Sunday, March 20, 2011

In whom do you put your trust?

     “In whom do you put your trust?” 

I have asked a good number of people this question in a variety of settings and on many occasions, this would be asked in the context of my conversations with folks whom I find to be veering off the path which a “believer” would likely take. This question gets thrown at them when, in the course of our conversations, I would notice that what looms ahead of them would indicate some precarious decisions that could possibly be rectified by an awareness that there is actually a greater power and a higher authority beyond what they might know by then.

Hence, should I notice that they blame their inability to advance their intention mainly on their human faculties, I would steer our conversations toward the issue of divine intervention and I would ask: “In whom do you put your trust?” In almost all cases, the reply is: “In God.” 

Have you been asked that question before? Have you asked it of others? If your answer is in the affirmative, chances are that the circumstances attending it are similar to the ones I have alluded to; and that’s when you get somewhat disillusioned by the way things and events are playing out in your lives.

There are times when life gets a little unpleasant; a little bit hollow and empty, when what you plan and where you invest your resources in give you unwanted results and in utter desperation you gradually slip into that state of bleakness and you end up blaming yourselves; or your spouse, or your parents or your doctor or your Boss and all others both near and far.

And unless your attention is redirected to the very “Source of your well being”, you would end up with a very negative view of life and might even destroy any interest to continue on living. But, when in conversation about your predicaments in life, you are asked where you put your trust, there’s a good chance that the “shutters” which have induced darkness in your life could be drawn up and brighten your day, thereby allowing you more opportunity to seek for the healing grace of the God of Love to resolve your issues in life.

We have a good model of this trusting stance in the person of Abram who was told by God "Go from your country and your kindred and your father's house to the land that I will show you.” (NRSV Genesis 14: 1)

If Abram, whose name would eventually be changed to Abraham, were to have followed the dictates of his mental faculties or even just common sense; and if he were to have valued his cultural expectations, then this “command” or this “invitation” to leave behind all that he had, would have induced him to view a bleak and uncertain future. To use a familiar slang, Abram could have easily said “No way, Jose.” No one in his right mind, in that context, would have ventured to leave and depart from an arrangement that has already insured the niceties in life.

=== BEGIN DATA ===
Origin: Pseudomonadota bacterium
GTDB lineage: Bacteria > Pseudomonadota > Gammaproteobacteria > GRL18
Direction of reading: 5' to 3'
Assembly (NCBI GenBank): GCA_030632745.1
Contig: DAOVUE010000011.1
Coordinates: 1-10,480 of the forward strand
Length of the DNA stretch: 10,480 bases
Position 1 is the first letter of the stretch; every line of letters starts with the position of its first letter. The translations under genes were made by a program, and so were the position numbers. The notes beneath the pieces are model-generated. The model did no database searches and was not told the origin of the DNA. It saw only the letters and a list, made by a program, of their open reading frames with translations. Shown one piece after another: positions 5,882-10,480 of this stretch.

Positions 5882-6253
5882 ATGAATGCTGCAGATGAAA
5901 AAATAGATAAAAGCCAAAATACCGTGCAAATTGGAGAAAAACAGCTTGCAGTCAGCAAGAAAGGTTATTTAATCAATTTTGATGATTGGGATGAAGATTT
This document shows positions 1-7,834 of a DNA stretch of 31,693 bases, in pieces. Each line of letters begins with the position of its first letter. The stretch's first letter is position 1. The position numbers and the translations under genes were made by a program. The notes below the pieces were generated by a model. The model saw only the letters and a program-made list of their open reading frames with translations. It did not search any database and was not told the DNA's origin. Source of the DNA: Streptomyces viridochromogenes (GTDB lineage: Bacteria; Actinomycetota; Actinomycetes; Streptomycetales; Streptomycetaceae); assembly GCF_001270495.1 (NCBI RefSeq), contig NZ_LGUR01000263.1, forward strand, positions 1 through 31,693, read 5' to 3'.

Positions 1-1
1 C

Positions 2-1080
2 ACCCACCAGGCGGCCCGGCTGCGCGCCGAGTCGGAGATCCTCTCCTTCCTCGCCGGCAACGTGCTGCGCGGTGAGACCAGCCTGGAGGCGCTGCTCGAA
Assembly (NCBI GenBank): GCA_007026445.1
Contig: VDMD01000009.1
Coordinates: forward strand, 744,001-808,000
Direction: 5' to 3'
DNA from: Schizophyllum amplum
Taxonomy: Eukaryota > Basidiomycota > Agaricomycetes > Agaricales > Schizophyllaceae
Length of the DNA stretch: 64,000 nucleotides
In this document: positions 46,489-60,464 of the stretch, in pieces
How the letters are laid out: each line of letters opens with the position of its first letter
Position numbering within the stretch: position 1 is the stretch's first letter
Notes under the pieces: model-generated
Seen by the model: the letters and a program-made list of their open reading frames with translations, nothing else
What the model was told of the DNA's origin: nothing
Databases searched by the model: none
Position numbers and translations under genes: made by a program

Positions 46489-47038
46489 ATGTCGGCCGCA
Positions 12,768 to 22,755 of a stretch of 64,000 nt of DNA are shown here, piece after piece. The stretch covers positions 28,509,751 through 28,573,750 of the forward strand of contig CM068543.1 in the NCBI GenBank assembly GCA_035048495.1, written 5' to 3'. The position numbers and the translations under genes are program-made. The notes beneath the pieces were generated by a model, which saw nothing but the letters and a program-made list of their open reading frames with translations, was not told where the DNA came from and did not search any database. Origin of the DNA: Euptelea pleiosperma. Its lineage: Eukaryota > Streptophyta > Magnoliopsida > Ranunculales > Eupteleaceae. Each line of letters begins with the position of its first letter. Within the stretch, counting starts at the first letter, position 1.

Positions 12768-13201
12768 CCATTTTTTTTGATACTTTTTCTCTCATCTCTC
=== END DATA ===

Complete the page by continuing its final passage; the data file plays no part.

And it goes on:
Abram could have just taken a quick look at his wife Sarai, whose name would also be changed to Sarah, and would have felt the uneasiness that his frail wife would have to bear, if he were to consent to Yahweh’s command. Again, Abram could have easily said “No way, Yahweh.”

Yes, it would have been pointed out to him that the journey into an unchartered land would be treacherous; that the “I will show you” part looked dubious; that there will be a stockpiling of unknowns.  But then, I am most certain the question must have been asked of Abram “In whom do you put your trust?”  and Abram must have wholeheartedly replied “In God.”

Trusting in God is tantamount to letting go of that which we foolishly cling on to and letting God work His purpose out. There is this phrase, “Let go and let God”, almost a cliché by now as it has been so overly used. I too have used it so many times when I speak to folks who are amidst life uncertainties. I would ask them “In whom do you put your trust?” and if replied in the affirmative, I then would say “Let go and let God”. In other words, I challenge them to hand things over to God and be ready to meet great surprises in their life; as it did with Abram and Sarai who “let go” of their uncertainties and “let God” fulfill the promise of making Abram the Father of many nations.

As we continue our Lenten journey, perhaps, we could revisit those instances or times in our lives when we were tempted to use our “square pegs for the round holes” and then let the Great Architect of the Universe alter either our pegs or the holes and allow Him to transform things for His greater glory.

Yes, life is not always a “bed of roses” and if it is, it could be a thorny one! Life will not always be played out according to our rubrics or according to our script. There will be more villains that our leading man can handle and there will be unpleasant undertakings that’ll surely dampen our zest in life. But life has more to offer than what it had given in the past.

We need to move on.
We need to let go and we need to let God.

So, tell me, “In whom do you put your trust?”  

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